If I have any argument, it is not to press for a resolution, but for a deeper understanding of homosexuality. Within the living Halacha are voice in tension, divergent strands in an imaginative legal tradition that are brought to bear on the real lives of Jews. In order to know how to shape a halachic response to any living question, what is most demanded of us is a deep understanding of the Torah and an attentive ear to the people who struggle with the living question. Confronting new questions can often tease out of the tradition a hiddush, a new balancing of the voices and values that have always been there. There is no conclusive psak halacha (halachic ruling) without the hearing of personal testimonies, and so far gay people have not been asked to testify to their experience.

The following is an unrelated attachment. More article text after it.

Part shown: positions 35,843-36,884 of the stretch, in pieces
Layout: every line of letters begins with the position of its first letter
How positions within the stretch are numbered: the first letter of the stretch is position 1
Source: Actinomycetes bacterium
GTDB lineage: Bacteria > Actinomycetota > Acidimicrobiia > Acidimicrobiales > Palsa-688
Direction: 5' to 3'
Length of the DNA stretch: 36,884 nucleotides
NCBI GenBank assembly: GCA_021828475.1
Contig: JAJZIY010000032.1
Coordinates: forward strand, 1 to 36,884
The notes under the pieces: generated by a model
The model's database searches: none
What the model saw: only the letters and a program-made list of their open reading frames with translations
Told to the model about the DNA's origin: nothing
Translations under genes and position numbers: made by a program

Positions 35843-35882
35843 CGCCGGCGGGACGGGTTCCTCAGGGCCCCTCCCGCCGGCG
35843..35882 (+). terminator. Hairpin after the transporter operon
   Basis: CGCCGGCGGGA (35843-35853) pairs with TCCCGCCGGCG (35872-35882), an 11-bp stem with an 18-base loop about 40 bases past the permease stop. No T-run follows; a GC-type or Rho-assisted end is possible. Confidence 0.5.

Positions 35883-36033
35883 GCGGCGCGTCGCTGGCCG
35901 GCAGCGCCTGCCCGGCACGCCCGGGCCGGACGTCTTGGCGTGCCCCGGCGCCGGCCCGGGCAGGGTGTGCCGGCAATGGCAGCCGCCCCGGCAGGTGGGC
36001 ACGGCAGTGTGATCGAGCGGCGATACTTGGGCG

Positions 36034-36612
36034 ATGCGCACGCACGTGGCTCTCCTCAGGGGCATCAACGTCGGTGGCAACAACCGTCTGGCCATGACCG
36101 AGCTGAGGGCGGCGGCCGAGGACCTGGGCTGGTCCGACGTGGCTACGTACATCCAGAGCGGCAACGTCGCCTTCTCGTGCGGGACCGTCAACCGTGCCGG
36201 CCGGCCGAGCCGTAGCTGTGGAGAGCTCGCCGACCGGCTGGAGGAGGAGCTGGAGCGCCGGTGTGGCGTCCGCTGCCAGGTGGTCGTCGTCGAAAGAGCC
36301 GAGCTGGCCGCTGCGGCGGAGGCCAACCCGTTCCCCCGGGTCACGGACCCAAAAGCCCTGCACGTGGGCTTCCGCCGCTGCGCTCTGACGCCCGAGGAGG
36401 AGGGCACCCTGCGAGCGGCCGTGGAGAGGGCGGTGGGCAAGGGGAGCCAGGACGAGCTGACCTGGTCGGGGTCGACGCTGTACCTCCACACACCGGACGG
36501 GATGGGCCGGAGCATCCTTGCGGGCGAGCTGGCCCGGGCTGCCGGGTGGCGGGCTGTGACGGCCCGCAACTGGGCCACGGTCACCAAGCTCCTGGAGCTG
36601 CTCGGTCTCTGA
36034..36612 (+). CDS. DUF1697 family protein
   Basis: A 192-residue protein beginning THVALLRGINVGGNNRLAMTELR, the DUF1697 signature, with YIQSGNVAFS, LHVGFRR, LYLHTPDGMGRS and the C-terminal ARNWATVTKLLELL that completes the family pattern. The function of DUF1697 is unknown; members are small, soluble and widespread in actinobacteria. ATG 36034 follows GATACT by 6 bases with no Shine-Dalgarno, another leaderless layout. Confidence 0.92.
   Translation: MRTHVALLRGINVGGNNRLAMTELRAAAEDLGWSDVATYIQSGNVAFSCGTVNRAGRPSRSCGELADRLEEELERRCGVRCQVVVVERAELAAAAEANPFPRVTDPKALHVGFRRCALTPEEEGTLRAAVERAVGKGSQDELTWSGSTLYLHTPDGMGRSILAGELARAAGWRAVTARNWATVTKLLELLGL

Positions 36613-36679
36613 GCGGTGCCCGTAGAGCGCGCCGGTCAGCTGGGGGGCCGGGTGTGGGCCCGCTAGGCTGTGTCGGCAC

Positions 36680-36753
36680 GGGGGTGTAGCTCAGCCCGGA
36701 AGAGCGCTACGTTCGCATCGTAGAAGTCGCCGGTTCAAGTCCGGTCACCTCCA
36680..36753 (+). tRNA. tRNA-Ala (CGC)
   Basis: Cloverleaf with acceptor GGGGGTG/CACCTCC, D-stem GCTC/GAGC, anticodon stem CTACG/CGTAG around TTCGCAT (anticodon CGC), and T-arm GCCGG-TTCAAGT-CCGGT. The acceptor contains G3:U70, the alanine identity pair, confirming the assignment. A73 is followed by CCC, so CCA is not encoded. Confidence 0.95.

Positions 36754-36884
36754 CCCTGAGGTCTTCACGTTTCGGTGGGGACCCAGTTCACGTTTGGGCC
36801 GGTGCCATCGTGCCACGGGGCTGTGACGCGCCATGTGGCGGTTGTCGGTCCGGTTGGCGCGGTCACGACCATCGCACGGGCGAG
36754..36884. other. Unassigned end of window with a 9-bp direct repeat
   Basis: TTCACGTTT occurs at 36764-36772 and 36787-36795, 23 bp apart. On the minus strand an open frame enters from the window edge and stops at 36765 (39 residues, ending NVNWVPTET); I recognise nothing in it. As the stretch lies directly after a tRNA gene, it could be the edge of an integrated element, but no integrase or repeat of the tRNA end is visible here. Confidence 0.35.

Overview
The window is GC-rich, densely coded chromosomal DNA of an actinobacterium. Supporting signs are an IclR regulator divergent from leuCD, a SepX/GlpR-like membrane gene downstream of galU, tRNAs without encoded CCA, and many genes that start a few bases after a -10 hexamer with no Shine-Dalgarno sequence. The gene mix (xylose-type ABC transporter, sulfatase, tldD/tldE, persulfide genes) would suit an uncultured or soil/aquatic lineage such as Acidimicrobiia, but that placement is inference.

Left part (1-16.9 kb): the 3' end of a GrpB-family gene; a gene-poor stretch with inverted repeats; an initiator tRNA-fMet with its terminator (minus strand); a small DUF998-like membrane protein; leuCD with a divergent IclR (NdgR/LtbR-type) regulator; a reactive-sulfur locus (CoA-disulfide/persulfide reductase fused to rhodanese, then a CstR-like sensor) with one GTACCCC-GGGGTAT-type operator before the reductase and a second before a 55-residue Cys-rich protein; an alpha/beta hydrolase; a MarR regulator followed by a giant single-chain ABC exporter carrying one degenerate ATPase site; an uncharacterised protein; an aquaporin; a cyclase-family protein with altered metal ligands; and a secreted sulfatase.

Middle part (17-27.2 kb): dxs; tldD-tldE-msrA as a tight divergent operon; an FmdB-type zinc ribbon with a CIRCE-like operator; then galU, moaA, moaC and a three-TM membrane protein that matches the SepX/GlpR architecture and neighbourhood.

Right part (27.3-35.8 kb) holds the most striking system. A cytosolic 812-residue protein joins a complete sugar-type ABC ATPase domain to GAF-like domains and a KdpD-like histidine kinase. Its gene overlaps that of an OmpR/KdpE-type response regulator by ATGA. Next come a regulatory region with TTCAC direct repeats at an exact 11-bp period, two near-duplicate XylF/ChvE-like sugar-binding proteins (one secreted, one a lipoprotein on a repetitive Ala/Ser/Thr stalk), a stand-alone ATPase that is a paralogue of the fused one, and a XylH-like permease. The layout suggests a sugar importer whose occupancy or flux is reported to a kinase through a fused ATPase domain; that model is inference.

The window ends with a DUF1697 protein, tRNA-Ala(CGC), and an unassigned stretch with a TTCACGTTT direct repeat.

How can halachists possibly rule responsibly on a matter so complex and so deeply foreign, without a sustained effort at understanding? Whatever the halachic argument will be, we will need to know much more about homosexuality to ensure that people are treated not merely as alien objects of a system but as persons within it. Halachists will need to include in their deliberations the testimony of gay people who wish to remain faith to the Torah. Unimagined halachic strategies, I believe, will appear under different conditions. We cannot know in advance the outcome of such an investigation. Still, one wonders what the impact might be if Orthodox rabbis had to face the questions posed by traditional Jews, persons they respect and to whom they feel responsible, who are gay.